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Comfort Food, by Kitty Thomas

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Emily Vargas has been taken captive. As part of his conditioning methods, her captor refuses to speak to her, knowing how much she craves human contact. He’s far too beautiful to be a monster. Combined with his lack of violence toward her, this has her walking a fine line at the edge of sanity.

Told in the first person from Emily’s perspective, Comfort Food explores what happens when all expectations of pleasure and pain are turned upside down, as whips become comfort and chicken soup becomes punishment.

DISCLAIMER: This is not a story about consensual BDSM. This is a story about “actual” slavery. If reading an erotic story without safe words makes you uncomfortable, this is not the book for you. This is a work of fiction, and the author does not endorse or condone any behavior done to another human being without their consent.

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I just finished Comfort Food and to be honest, at the moment, I don’t have the words to describe this book and I honestly don’t know if I will have them after I have slept on it.

“Over months of being with him, my prison had become my sanctuary, and now that I was free, the world was my prison. There was nowhere left to run.” 

One thing’s for sure though. This book is amazing. One might be a little skittish starting this book because of the subject and because of the disclaimer.
But even if the book is about slavery, it never felt like it while reading. I honestly never felt uncomfortable, or upset by what was being described.

“He always gave me choices. Or maybe what he gave me was force wrapped in the pretty package of pretend free will.”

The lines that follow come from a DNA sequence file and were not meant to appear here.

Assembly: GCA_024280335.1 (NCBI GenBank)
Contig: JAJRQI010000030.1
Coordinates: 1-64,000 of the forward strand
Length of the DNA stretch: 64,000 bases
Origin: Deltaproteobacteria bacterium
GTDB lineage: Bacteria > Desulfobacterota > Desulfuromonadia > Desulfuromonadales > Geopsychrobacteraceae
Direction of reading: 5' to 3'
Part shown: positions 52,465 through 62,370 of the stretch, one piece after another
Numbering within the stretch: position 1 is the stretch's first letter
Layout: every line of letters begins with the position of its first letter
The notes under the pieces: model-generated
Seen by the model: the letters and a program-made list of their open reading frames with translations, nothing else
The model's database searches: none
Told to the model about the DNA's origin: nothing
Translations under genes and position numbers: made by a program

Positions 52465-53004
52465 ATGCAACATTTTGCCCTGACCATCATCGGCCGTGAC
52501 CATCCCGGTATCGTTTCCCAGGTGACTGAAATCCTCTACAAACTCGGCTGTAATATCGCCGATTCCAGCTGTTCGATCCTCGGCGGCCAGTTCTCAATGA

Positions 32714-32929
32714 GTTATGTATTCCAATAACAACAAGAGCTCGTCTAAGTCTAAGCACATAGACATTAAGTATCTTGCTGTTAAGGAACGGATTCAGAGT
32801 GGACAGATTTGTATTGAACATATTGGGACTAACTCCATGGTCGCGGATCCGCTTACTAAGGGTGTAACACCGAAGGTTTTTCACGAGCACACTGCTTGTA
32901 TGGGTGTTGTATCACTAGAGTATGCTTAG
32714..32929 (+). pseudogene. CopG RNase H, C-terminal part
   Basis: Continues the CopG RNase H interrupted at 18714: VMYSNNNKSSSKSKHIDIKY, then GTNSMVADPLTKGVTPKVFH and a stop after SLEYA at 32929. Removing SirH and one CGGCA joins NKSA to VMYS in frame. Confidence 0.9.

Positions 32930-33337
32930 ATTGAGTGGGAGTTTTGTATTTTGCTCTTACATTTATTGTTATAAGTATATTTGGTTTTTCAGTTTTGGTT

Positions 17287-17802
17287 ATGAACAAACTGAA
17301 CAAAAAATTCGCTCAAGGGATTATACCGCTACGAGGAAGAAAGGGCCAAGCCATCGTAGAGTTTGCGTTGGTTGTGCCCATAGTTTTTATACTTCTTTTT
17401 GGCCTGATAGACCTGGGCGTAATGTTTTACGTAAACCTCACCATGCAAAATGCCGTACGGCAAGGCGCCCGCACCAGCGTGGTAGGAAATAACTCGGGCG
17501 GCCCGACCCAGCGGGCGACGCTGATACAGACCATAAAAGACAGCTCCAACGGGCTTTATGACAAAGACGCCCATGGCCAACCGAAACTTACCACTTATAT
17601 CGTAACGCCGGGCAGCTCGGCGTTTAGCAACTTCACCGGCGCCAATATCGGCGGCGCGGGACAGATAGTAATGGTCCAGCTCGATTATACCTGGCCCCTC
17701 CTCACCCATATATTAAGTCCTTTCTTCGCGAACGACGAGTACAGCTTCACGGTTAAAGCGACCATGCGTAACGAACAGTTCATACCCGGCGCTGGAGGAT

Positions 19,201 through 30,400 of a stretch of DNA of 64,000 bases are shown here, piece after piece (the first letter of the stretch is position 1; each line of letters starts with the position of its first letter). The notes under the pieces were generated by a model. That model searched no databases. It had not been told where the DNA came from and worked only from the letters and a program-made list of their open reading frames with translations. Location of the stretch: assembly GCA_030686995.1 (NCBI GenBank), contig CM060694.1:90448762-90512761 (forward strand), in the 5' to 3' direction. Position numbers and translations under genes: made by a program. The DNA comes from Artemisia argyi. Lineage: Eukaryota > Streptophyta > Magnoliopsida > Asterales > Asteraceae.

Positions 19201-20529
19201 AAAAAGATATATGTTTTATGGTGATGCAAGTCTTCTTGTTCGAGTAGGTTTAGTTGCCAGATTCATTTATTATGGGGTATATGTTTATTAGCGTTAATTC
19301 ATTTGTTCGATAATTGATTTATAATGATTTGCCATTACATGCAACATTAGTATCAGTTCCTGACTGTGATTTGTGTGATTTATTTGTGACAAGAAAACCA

There is no actual violence in this book (except of course for the BDSM part of the book). He (and that’s how I’ll be referring to him in this review) was always gentle and non violent toward Emily. And I guess in a way His “violence”, for lack of a better word, was his gentleness and kindness towards her, since that’s how He breaks her.

“He’d gone from being just my tormentor to being my tormentor and protector, though I needed protection from nothing but him.” 

This book is really mind-opening and thought provoking. Just like Emily, I couldn’t bring myself to hate him and could only feel anticipation (the good kind) where he was involved.

“His touch was like heroin in my veins, and I was a grateful addict.” 

Make no mistake, this is not a love story. Like I said, it is a story on slavery. But we get to see things from the “slave’s” side and we get a glimpse of how things work in the mind of someone experiencing (suffering?) from Stockholm Syndrome.
What is even more appalling is that, after reading this book, you understand why Emily would rather choose slavery and being kept “imprisoned” over freedom, because after what happened to her, slavery has become her freedom.

“I’m your responsibility now. You created me. You made me this way. This is your fucking mess. If you suddenly care about morality, then don’t make me go. “Let me stay. I’ll be your slave. I’ll be your whore. I’ll never fight you. I won’t disobey. Whatever you want, just don’t make me go back. Please. I can’t live in that world anymore. You know it’s true. I just want to be yours.”

This story was enlightening. It is a book I’ll remember for years to come and I highly recommend it for those who are looking for and are not afraid of challenging books about “unusual” (for lack of a better word again) subjects.

…Well, I guess I got inspired along the way 😉

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